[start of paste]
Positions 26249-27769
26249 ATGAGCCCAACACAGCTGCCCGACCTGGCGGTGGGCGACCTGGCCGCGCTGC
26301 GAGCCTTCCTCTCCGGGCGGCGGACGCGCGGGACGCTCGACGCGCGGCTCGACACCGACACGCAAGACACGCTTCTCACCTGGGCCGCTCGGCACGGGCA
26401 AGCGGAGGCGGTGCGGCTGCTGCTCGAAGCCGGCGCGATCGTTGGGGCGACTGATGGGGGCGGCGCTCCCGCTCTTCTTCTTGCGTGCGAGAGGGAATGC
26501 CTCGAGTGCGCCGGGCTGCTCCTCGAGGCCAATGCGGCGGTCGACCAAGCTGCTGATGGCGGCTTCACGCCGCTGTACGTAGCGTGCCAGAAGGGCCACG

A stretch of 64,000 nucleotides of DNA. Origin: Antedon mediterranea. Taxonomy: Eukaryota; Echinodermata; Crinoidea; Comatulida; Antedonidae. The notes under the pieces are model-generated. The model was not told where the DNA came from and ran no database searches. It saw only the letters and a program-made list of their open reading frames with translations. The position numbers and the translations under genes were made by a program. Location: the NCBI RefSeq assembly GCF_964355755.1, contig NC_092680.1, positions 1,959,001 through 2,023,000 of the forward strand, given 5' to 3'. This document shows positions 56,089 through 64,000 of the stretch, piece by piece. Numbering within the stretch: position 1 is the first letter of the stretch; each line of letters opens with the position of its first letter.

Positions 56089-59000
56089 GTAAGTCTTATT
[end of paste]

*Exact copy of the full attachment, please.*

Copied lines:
Positions 26249-27769
26249 ATGAGCCCAACACAGCTGCCCGACCTGGCGGTGGGCGACCTGGCCGCGCTGC
26301 GAGCCTTCCTCTCCGGGCGGCGGACGCGCGGGACGCTCGACGCGCGGCTCGACACCGACACGCAAGACACGCTTCTCACCTGGGCCGCTCGGCACGGGCA
26401 AGCGGAGGCGGTGCGGCTGCTGCTCGAAGCCGGCGCGATCGTTGGGGCGACTGATGGGGGCGGCGCTCCCGCTCTTCTTCTTGCGTGCGAGAGGGAATGC
26501 CTCGAGTGCGCCGGGCTGCTCCTCGAGGCCAATGCGGCGGTCGACCAAGCTGCTGATGGCGGCTTCACGCCGCTGTACGTAGCGTGCCAGAAGGGCCACG

A stretch of 64,000 nucleotides of DNA. Origin: Antedon mediterranea. Taxonomy: Eukaryota; Echinodermata; Crinoidea; Comatulida; Antedonidae. The notes under the pieces are model-generated. The model was not told where the DNA came from and ran no database searches. It saw only the letters and a program-made list of their open reading frames with translations. The position numbers and the translations under genes were made by a program. Location: the NCBI RefSeq assembly GCF_964355755.1, contig NC_092680.1, positions 1,959,001 through 2,023,000 of the forward strand, given 5' to 3'. This document shows positions 56,089 through 64,000 of the stretch, piece by piece. Numbering within the stretch: position 1 is the first letter of the stretch; each line of letters opens with the position of its first letter.

Positions 56089-59000
56089 GTAAGTCTTATT